Antitrust and Unfair Competition Law

Pet Medication Distributors’ Antitrust Claims Highlight Importance of Defining Relevant Market

Elizabeth T. Castillo
Cotchett, Pitre & McCarthy, LLP

On April 22, 2019, the United States District Court for the Northern District of California granted a motion by Defendants VIP Petcare Holdings, Inc. (VIP) and PetIQ, Inc. (PetIQ) to dismiss with prejudice an amended complaint by Plaintiffs Med Vets Inc. (“Med Vets”) and Bay Medical Solutions Inc. (“Bay Medical”), which alleged unlawful merger and other antitrust violations, finding that Plaintiffs failed to allege a relevant market and market power in such a market. Med Vets, Inc. v. Vip Petcare Holdings, Inc., No. 18-cv-02054-MMC, 2019 U.S. Dist. LEXIS 68099 (N.D. Cal. Apr. 22, 2019). United States District Judge Maxine M. Chesney issued the decision.


Plaintiffs are wholesale distributors specializing in the distribution of pet products, namely, prescription medications and certain over-the-counter (OTC) medications. Id. at *2. Defendant VIP operates veterinarian clinics and is an independent wholesale source for distributors. Id. at *2-3.PetIQ is a wholesale distributor of OTC pet products and acquired VIP on January 17, 2018. Id. at *3. Plaintiffs allege Defendants are using VIP’s veterinarian status to acquire large quantities of pet medications for the purpose of re-selling them to PetIQ for sale to retailers, thereby removing VIP as a wholesale source for distributors like Plaintiffs. Id.

Plaintiffs claim the effect of VIP and PetIQ’s merger “may be substantially to lessen competition or tend to create a monopoly” and sued for unlawful merger in violation of Section 7 of the Clayton Act as well as monopolization and attempted monopolization under Section 2 of the Sherman Act. Id. at *7-8. To bring claims under these statutes, Plaintiffs are required to allege a relevant market in which Defendants have market power. Id. at *8. Consistent with the initial complaint, Defendants moved to dismiss the amended complaint because Plaintiffs failed to allege “market power in a relevant market.” Id. at *4, 9.

Last August, the district court granted Defendants’ motion to dismiss Plaintiffs’ initial complaint, finding Plaintiffs had not pled a plausible market but giving Plaintiffs leave to file an amended complaint. Id. at *4. In the initial complaint, Plaintiffs defined two relevant markets— “the wholesale markets for prescription and restricted pet parasiticides for distribution to non-veterinary retailers (the secondary distribution system for prescription and restricted OTC pet parasiticides, respectively).” Id. at *3. In the amended complaint, which focused on the distribution channel and omitted the limitation to pet parasiticides, Plaintiffs defined a single relevant market—”the wholesale distribution to non-veterinary retailers of unmeasured veterinary wellness and medication products”—where “[m]easured products are those that are tracked by retail measurement services” and “[u]nmeasured products are available in retail stores …, but sales of these products are not tracked” by such services. Id. at *10. The change in the relevant market definition did not change the district court’s decision.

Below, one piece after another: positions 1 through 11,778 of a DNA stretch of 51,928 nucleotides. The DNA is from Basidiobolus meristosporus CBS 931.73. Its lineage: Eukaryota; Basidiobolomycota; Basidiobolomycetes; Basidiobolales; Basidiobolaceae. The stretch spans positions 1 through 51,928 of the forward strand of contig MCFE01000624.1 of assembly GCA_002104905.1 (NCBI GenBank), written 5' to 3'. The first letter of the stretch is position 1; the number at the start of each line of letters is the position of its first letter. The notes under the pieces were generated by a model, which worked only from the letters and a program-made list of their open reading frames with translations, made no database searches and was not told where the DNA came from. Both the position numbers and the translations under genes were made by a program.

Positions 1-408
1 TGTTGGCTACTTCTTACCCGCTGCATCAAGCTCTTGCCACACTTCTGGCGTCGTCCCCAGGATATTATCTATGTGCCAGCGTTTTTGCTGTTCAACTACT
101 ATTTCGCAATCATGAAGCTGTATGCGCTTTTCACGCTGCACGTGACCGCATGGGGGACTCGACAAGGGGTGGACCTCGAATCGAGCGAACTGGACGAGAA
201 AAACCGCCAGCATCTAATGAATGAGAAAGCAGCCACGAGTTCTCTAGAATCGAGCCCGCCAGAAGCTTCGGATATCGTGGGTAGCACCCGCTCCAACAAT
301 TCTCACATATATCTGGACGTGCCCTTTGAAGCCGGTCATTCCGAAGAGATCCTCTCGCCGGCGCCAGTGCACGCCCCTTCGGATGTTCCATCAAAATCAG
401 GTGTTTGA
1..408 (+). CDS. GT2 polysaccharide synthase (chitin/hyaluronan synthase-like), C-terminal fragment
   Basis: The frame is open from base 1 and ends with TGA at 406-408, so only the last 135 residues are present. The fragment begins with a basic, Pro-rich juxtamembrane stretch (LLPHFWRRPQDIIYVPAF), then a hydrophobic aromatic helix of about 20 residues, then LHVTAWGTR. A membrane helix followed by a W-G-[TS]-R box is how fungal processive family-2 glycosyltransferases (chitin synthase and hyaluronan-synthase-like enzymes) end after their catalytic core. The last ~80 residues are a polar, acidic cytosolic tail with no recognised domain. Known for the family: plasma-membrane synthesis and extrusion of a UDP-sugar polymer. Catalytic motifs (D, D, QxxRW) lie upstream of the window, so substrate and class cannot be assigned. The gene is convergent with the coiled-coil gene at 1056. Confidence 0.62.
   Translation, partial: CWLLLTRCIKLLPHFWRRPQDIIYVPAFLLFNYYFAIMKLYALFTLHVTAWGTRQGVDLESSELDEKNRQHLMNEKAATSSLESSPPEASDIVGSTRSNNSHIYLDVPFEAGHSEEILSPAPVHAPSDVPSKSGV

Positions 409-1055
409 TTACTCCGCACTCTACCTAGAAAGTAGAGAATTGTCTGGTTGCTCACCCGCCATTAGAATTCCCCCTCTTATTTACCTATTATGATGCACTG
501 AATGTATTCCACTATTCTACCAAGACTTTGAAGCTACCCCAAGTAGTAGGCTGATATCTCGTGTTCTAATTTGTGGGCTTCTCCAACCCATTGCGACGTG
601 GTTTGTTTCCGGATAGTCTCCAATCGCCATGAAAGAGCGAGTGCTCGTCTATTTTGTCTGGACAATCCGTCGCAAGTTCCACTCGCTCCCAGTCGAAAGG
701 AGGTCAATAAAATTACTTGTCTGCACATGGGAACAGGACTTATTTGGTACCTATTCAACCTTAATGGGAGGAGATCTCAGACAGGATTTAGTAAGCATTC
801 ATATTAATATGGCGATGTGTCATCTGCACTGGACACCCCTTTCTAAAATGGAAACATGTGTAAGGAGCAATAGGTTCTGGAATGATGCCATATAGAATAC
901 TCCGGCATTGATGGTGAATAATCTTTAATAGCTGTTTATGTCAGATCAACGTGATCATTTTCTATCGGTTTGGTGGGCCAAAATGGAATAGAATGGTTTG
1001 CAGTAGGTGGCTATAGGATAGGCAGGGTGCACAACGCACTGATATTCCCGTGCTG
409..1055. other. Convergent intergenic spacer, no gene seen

Relevant Market

In determining that the relevant market was facially unsustainable and dismissing the amended complaint, the district court relied on Newcal Indus., Inc. v. Ikon Office Sol., 513 F.3d 1038, 1044 (9th Cir. 2008), which held that “the relevant market must be a product market . . . encompass[ing] the product at issue as well as all economic substitutes for the product[.]” Id. Judge Chesney found Plaintiffs’ market definition facially unsustainable because it was not based on the products themselves or their producers but on whether the sales were unmeasured (i.e., “whether one or more business entities find it economically advantageous to collect and publish certain types of sales data”). Id. at *10. The court also indicated the amended complaint “provides no meaningful way to otherwise identify a product market” and “define[s] the market too narrowly with respect to its participants, whether actual or potential.” Id. at *10-13. The court determined the proposed market to be facially unsustainable but continued to analyze market power.

Market Power

The court found Plaintiffs’ allegations that Defendants have market power in the relevant market unavailing, relying on Rebel Oil Co., Inc. v. Atlantic Richfield Co., 51 F.3d 1421, 1434 (9th Cir. 1995), which set forth that market power may be demonstrated through either (1) “direct evidence of the injurious exercise of market power”; or (2) “circumstantial evidence pertaining to the structure of the market.” Id. at *15. The court found Plaintiffs’ allegation that the PetIQ-VIP merger came to “dominate the secondary distribution market and forced other secondary distributors to exit by virtue of its acquired market power” was insufficient to show market power because Plaintiffs failed to allege “any output restriction or supracompetitive pricing; indeed, as to price, plaintiffs do not allege any increase at all.” Id. at *16. The court noted Plaintiffs’ reliance on a PetIQ presentation slides to show PetIQ’s market power was misplaced and that Plaintiffs failed include any allegation bearing on barriers to expansion. Id. at *17-19. In sum, the court determined that Plaintiffs had not presented sufficient direct or circumstantial evidence of PetIQ’s market power.


Judge Chesney denied Plaintiffs another opportunity to amend the complaint, suggesting that Plaintiffs have pleaded all the facts they have, those facts are not sufficient to support their claims, and leave to amend would be futile. This case illustrates the importance of properly defining a relevant market as courts may not always grant repeated requests for leave to amend.

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